b. The child’s needs
Appellant also argues that the district court abused its discretion because the needs of the child were not considered before modifying the award. Appellant made no argument on this issue at the district court and introduced no evidence concerning the needs of the child. Therefore, appellant waived the issue. Id.
2. Financial Information
Appellant argues that, because the parties’ child was 17 when the district court relieved respondent of the yearly tax information-reporting obligation, the district court erred. We disagree.
District courts are authorized to modify previous child support orders. Minn. Stat § 518.64, subd. 1 (2002). The district court ruled that the provision in the 2001 child support order that required respondent to provide tax information to appellant each year was causing excessive litigation and feuding. There is ample evidence in the record that this conclusion was correct. This led the district court to eliminate the requirement. The age of the child is irrelevant to this analysis. Appellant does not challenge either the procedure used to modify the order or the merits of the district court’s reasoning. Appellant’s argument is without merit.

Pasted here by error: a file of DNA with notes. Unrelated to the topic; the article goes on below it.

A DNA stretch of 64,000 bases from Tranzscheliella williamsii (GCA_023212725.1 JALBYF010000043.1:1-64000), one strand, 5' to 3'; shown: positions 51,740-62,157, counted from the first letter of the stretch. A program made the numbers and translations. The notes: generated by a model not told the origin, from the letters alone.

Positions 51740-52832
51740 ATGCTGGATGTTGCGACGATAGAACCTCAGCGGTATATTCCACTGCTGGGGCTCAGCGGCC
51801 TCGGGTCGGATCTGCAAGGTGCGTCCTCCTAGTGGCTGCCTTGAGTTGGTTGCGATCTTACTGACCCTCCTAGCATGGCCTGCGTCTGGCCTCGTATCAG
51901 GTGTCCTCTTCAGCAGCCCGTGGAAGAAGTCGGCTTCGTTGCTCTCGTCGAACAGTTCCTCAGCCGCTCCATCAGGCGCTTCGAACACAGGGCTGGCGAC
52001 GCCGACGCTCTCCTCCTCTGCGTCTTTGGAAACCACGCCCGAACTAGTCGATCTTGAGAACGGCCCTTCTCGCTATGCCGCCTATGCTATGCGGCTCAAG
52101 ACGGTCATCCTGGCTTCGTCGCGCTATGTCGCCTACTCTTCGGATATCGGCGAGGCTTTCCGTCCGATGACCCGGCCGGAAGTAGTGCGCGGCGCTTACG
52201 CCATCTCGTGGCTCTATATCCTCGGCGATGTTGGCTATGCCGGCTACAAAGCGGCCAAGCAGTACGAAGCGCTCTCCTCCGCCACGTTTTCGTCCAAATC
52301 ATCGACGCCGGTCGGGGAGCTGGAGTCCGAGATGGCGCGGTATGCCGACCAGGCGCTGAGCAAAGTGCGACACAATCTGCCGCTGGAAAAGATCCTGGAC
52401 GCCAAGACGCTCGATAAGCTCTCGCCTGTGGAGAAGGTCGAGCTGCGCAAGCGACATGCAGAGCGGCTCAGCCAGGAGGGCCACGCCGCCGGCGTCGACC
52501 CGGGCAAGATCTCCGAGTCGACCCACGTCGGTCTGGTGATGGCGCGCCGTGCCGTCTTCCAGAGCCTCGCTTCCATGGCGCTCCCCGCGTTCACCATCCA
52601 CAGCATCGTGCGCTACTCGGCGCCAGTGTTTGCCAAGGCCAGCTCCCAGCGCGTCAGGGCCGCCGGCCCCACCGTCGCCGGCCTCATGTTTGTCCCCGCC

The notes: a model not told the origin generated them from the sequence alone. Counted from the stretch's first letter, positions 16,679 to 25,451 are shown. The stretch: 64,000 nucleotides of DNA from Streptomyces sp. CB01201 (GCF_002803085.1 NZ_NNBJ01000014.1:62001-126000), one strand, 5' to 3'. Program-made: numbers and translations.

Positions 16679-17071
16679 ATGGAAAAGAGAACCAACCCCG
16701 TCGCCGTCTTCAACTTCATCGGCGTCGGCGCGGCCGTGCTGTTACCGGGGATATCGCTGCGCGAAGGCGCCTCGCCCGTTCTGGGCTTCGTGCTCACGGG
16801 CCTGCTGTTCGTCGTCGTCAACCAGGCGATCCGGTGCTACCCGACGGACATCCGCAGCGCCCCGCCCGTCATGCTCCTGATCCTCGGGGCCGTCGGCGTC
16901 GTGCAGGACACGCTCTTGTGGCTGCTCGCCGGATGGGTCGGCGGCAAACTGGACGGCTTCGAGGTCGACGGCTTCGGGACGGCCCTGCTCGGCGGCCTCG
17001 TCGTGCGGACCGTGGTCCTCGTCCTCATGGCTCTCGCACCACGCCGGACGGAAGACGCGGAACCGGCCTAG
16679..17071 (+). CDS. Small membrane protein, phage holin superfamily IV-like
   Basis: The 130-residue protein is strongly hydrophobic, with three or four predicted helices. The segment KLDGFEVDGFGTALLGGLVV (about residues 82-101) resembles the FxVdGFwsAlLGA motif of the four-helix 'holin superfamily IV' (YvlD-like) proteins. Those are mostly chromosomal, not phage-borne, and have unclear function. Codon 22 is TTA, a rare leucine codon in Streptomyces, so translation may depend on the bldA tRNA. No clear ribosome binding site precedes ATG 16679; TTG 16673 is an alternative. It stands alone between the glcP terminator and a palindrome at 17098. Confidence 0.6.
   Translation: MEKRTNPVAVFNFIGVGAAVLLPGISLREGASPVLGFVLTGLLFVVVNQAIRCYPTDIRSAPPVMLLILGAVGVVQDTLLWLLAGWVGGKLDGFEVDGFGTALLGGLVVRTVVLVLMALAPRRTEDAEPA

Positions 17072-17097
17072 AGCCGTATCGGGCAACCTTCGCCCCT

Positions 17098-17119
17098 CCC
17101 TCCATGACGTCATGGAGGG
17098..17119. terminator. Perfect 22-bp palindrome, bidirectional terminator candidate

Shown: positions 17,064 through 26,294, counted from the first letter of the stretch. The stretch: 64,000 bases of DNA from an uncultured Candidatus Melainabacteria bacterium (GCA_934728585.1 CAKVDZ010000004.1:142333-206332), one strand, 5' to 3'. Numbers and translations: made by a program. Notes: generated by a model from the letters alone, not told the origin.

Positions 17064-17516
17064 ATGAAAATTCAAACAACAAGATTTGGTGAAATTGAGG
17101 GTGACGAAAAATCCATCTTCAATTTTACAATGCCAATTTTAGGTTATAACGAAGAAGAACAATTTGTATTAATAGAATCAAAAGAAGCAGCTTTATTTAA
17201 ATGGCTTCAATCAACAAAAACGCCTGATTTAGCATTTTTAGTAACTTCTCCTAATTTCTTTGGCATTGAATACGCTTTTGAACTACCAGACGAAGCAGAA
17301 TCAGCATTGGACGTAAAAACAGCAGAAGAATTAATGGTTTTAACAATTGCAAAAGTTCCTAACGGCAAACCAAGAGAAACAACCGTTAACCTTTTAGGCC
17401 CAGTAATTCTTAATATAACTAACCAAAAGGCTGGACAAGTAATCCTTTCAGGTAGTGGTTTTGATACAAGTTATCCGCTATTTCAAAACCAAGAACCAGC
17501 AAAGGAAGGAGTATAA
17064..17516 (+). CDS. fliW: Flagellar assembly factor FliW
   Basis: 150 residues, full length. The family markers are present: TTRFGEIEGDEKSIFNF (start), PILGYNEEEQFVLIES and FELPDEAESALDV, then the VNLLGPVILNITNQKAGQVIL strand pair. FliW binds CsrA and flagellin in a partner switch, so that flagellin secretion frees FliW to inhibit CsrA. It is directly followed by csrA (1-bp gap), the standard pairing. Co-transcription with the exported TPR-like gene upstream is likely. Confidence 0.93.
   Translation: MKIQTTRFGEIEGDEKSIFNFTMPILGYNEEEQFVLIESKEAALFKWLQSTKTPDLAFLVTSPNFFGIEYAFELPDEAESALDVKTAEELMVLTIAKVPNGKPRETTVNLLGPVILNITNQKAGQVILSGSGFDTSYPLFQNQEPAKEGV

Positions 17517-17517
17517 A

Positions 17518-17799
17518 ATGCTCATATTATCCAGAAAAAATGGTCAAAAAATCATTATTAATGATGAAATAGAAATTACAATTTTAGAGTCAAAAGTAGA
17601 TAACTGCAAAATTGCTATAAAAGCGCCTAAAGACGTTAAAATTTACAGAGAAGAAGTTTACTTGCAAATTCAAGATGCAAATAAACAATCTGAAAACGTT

Accordingly, we remand this matter to the district court for the sole purpose of determining respondent’s income from the automobile allowance and benefits related to that allowance for purposes of calculating his child support obligation.
Affirmed in part, reversed in part, and remanded.
 Respondent did not work at his present employment in September 2002, and it is unclear why those numbers were used.